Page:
Raniero Cantalamessa in the predication of the Day to pray for the care of creation


Father Cantalamessa's 1st Lent Homily 2019


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Here is the first Lenten homily given this year by the preacher of the Pontifical Household, Capuchin Father Raniero Cantalamessa.
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Fr. Raniero Cantalamessa, ofmcap
First Sermon, Lent 2019
Last Advent we started meditating on the verse from the psalm: “My soul thirsts for God, for the living God” (Ps 42:2). In this first Lenten sermon I would like to reflect with you on the essential condition for “seeing” God. According to Jesus, it is purity of heart: “Blessed are the pure in heart, for they shall see God” (Mt 5:8).
We know that in the Bible the words “pure” and “purity,” like in everyday language, have a very broad range of meanings. The gospel stresses two areas in particular: the righteousness of intentions and purity in morals. The opposite of purity of intentions is hypocrisy, and the opposite of purity in morals is the abuse of sexuality.
In the moral sphere, the word “purity” commonly designates a certain behavior in the area of sex, in accordance with the will of the Creator and the intrinsic purpose of sexuality. We cannot enter into contact with God, who is spirit, other than by means of our own spirit. But disorder or, worse, aberrations in this area have the effect observed by everyone of darkening the mind. It is like feet stirring up a pond: the sludge at the bottom is churned up and muddies all the water. God is light and a person who chooses this “hates the light.”
The sin of impurity blocks us from seeing the face of God or, if it is seen, it is seen as completely deformed. He becomes not a friend, an ally, and a father but the antagonist, the enemy. The carnal person is full of concupiscence and desires the goods and spouses of others. In this situation God appears to such a person as the one who is blocking the path to wicked desires with his peremptory commands, “You shall!” and “You shall not!” Sin arouses a secret bitterness against God in people’s hearts to the point that if it depended on them, they would wish that God did not in fact exist at all.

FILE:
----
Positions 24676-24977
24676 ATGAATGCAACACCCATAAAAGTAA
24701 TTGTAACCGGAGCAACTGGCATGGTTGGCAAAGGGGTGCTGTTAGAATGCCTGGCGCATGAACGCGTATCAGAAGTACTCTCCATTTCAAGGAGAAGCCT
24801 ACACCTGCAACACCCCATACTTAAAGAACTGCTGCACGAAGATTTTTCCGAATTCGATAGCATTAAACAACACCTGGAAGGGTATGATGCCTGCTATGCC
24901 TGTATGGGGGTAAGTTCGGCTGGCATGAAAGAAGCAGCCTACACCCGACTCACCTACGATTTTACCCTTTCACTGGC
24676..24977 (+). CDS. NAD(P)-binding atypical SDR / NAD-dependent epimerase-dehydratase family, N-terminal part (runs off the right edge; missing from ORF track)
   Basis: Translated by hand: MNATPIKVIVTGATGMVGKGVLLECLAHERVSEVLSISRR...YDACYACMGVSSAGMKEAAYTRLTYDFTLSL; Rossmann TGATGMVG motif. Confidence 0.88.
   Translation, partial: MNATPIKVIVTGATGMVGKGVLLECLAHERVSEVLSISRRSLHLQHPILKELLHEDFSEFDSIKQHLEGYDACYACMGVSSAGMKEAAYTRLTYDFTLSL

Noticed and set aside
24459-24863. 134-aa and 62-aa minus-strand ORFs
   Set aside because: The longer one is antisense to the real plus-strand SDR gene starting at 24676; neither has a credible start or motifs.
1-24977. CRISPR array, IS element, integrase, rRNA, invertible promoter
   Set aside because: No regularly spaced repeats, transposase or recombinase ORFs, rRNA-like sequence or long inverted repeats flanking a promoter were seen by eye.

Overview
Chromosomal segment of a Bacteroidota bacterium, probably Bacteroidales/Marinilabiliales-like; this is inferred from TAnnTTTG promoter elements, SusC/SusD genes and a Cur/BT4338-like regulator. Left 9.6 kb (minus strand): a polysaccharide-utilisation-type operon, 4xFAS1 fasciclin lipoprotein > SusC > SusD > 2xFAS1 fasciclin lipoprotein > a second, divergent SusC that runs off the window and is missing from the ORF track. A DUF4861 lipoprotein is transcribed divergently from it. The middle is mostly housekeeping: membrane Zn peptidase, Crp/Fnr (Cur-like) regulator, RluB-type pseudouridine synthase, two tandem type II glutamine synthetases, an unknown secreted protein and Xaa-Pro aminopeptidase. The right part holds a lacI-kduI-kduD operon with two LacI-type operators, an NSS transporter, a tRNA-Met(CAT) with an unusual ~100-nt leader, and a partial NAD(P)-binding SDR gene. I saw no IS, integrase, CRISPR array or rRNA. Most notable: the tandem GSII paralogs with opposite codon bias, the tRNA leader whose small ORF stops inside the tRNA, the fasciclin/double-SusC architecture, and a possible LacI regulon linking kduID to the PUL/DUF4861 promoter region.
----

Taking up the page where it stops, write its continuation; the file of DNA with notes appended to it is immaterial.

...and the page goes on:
On this occasion, however, rather than the purity of morals I would like to focus more on the other meaning of “pure of heart,” that is, on the purity or righteousness of intentions, which in practice is the opposite of hypocrisy. The liturgical season we are in right now also orients us in this direction. We began Lent on the Ash Wednesday listening again to the insistently repeated admonitions of Jesus:
When you give alms, sound no trumpet before you, as the hypocrites do. . . . When you pray, you must not be like the hypocrites. . . . And when you fast, do not look dismal, like the hypocrites. (Mt 6:1-18)
It is surprising how much the sin of hypocrisy—the sin most denounced by Jesus in the Gospels—enters so little into our ordinary formulations of examinations of conscience. Not having found in any of them the question, “Have I been a hypocrite?” I had to add it in there myself, and rarely have I been able to go past it to the next question without being convicted. The greatest act of hypocrisy would be to hide one’s own hypocrisy—hiding it from ourselves and from others, since it is not possible to hide it from God. Hypocrisy is in large part overcome the moment it is recognized. And this is what I propose to do in this meditation: to recognize the hypocritical part, which can be more or less conscious, of our actions.
A person, wrote Blaise Pascal, has two lives: One is his true life and the other is the imaginary one he lives in his own mind and in the minds of other people. We work hard to embellish and conserve our imaginary being and we neglect our true being. If we have some virtue or merit, we are careful to make it known somehow so as to attach it to that imaginary existence. We would rather separate a virtue from our true life and join it to the imaginary one: we would willingly be cowards in order to acquire the reputation of being brave, even to the point of giving up our life as long as people would talk about it.[1]